|This 38-minute video was originally put together by Dr. Birney Dibble for his
comrades who served with him in Korea in the Third Battalion, Fifth Regiment, First Marine division. All but a
few of the pictures were taken by Dibble, and fashioned into a narrative that describes in vivid language and
sharp pictures why there was a war in Korea. It shows how the people of Korea lived before the onslaught by the
North Koreans and Chinese. It shows the work of the battalion surgeons and corpsmen working alongside the
Marines in combat in the mountains of northeastern Korea. It shows the work of the doctors and corpsmen in a
forward hospital as they treated wounded Marines.
In some ways it is a personal account of one man’s war, but it is more than that. It gives an overview of war
that can be seen only through a doctor’s eyes. There are, in fact, some very graphic pictures of casualties, not
for shock effect but to illustrate triage.
There are two different kinds of music in the background. During scenes of military nature the music is
martial. During scenes depicting the Korean people, the music is authentic Korean. This video has been used by
the school for corpsmen at Camp Pendleton, CA and has received high praise from them.
Cost per video: $20 postpaid, from J. Birney Dibble, M.D., W 4290 Jene Road, Eau Claire, WI 54701 Ph.
715-832-0709; e-mail firstname.lastname@example.org. Maryland residents
add appropriate sales tax.
Men of Truth and Courage in a Forgotten War: The 17th Infantry Regiment in Korea
The 17th Infantry Regiment has seen continuous active service since it was first formed for the War of 1812.
The first battalion of the unit is currently stationed at Fort Lewis, Washington after completing a tour of duty
as a Stryker brigade in Iraq.
In 2005, Stuart Namm, a retired New York State County Judge and documentarian, and a member of the 17th
Infantry as a Rifle Platoon Leader and Assistant Regimental S-1 in Korea in 1956 and 1957, together with his
wife Nancy, as Executive Producer, decided to document on video the courageous history of the 17th Infantry
Buffaloes in what some have called "the forgotten war." It encompasses the unit's history from the amphibious
landing at Inchon in September 1950 to the Yalu River in November 1950, through the numerous battles that they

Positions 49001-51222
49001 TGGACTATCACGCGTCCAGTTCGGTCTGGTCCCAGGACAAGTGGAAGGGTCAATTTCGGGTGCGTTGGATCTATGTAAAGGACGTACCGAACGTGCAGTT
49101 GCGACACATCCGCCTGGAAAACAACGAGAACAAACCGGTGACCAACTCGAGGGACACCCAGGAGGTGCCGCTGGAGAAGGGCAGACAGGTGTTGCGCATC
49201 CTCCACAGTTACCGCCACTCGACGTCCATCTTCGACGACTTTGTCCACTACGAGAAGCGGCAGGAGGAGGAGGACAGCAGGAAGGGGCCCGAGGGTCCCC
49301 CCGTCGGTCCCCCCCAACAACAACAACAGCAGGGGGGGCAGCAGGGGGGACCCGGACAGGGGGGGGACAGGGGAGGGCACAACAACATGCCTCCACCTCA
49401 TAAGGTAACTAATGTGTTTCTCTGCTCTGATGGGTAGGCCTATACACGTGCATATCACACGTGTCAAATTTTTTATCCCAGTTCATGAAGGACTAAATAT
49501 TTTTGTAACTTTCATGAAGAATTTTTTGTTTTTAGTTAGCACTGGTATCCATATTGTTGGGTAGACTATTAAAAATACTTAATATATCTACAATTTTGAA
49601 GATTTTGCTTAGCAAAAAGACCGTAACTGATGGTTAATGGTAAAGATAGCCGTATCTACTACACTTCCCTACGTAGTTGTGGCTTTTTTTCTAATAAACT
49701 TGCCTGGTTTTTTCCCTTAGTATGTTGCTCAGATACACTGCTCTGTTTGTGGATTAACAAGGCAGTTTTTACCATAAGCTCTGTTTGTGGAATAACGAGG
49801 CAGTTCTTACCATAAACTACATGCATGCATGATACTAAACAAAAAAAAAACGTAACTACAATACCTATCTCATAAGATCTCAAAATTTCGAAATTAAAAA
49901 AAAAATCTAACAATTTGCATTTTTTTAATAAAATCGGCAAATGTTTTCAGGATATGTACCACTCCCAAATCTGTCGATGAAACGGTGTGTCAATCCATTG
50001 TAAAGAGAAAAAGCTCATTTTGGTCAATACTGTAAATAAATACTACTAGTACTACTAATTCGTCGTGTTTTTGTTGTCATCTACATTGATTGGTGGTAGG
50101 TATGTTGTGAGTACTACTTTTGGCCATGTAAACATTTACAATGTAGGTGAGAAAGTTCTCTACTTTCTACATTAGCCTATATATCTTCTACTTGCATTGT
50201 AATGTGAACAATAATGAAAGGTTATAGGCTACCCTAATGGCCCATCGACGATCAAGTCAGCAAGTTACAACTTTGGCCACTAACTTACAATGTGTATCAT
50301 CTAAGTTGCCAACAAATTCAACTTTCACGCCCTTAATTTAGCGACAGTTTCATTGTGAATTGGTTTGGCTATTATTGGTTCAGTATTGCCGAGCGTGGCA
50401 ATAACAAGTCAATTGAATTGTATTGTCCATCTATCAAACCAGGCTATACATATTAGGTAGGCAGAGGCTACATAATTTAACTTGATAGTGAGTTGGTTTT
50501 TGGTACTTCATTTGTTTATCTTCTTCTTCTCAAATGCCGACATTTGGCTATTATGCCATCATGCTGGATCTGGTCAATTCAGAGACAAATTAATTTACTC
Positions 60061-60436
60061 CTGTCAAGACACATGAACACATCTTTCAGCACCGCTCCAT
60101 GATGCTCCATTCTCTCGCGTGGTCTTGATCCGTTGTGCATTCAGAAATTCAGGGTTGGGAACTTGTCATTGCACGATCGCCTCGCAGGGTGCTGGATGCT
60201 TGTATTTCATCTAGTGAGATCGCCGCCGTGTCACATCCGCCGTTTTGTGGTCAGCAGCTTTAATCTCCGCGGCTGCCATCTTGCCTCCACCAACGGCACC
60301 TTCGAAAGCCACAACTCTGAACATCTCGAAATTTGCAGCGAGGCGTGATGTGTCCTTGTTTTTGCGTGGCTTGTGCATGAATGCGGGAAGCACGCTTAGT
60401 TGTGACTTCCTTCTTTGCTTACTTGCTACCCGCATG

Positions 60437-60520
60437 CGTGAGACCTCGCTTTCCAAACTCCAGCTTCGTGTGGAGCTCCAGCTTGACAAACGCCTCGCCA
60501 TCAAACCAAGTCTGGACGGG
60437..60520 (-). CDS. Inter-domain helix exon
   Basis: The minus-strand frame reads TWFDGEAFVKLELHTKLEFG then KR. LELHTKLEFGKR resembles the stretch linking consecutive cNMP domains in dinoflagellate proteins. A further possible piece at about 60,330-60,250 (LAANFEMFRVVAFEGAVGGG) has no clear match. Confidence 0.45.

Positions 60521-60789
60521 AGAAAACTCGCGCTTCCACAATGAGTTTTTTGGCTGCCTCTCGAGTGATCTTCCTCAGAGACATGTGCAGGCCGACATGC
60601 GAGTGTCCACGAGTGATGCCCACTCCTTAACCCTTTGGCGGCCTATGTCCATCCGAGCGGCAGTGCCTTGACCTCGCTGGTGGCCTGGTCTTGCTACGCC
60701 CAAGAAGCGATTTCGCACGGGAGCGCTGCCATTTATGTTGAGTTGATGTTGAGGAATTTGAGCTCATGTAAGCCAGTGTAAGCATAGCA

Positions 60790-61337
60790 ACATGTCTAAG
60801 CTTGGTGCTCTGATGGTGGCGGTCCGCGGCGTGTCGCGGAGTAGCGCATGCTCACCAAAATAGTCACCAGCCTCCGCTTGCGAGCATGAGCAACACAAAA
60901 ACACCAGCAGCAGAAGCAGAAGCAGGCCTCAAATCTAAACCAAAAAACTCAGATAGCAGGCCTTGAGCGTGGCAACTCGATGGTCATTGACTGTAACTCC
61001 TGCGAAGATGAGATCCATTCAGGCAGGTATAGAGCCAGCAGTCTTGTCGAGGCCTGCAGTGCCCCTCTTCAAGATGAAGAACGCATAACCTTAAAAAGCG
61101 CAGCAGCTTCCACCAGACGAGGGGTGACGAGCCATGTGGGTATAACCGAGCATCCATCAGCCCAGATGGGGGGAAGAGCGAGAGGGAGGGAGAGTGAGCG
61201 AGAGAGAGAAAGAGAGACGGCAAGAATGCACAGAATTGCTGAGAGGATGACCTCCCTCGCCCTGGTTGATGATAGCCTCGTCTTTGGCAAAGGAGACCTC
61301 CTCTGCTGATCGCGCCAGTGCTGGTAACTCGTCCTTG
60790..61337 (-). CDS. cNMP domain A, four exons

were engaged in at places like Old Baldy and the Iron Triangle up until the bloody battles of Pork Chop Hill in
the spring and summer of 1953 just before the final cease fire.
The story of the 17th in Korea is told through interviews of 50 of its Korean War veterans of every rank in a
3 ½ hour documentary on two DVD's, containing hundreds of photos, documents, maps, newsreel footage and original
8mm film. Three of the interviewees have passed during the two years, often working seven days a week, that it
took to complete the project. The entire documentary was shot and edited by the judge, who was interviewer,
videographer and creative director of a project which took the Namm's the width and breadth of the United
States. The 17th Infantry had six recipients of the Medal of Honor in the Korean War, and some of their stories,
like that of Lt. Richard "Dick," Shea, a posthumous recipient, are told by those who witnessed their courage and
The documentary had its world premiere at the September 2007 reunion of the 17th Infantry Association at New
London, Connecticut, where it was received by the members and their families with universal acclaim. You can
view a three minute movie trailer, clips of many of the interviews, and stories about the war on the Namm's
website at www.legaleagleproductions.com and on YouTube at
www.youtube.com/RetJudgeS2. This is one of the few
videos documenting one infantry unit's history in that bloody war; and it is entitled: Men of Truth and
Courage in a "forgotten war;" The 17th Infantry Regiment in Korea. You don't have to have been a member of
the 17th Infantry to appreciate the courage and heroism of these men, and what they encountered like so many
others in one of America's bloodiest wars. The Namm's have produced a limited number of these, so please get
your orders in early to ensure that there will be one waiting for you for you and your family to treasure.
The documentary has been reproduced in a two disk DVD set, and is being sold for $33.95, which amount includes
$4.00 postage and handling, and $5.00 to the Col. William "Buffalo Bill" Quinn Scholarship Fund. You can obtain
one or more copies by sending a check or money order in that amount for each set, payable to Stuart or Nancy
Namm at 101 Marshview Road, Hampstead, NC 28443; or by credit card on the Internet at PayPal payable to
Missing, Presumed Dead: The Search for America's POWs
Winner of Best Documentary at the Fort Myers Beach Film Fest, "Missing, Presumed Dead" chronicles Bill
Dumas's fifty year search for his brother Roger Dumas who was captured by the North Koreans during the war.
Although officially listed as MIA by the U.S. Government, the film documents through eyewitness accounts, how
many believe Roger Dumas to still be alive.
The film was distributed to members of Congress and their staff to aid the passage of House Resolution Bill,
HRes 123, that will create a select committee to investigate all unresolved matters relating to any United
States personnel unaccounted for from the Vietnam Era, the Korean War, World War II, the Cold War Mission, or
Gulf Wars, including MIAs and POWs.
Narrated by Ed Asner, the film contains candid interviews with Congressman Bob Dornan, Senator Bob Smith and
many former Korean War veterans. Included in the DVD are additional footage, photo gallery, director's
statement and teacher resources.
This DVD is being sold through Bill Dumas Productions for $19.95 on the website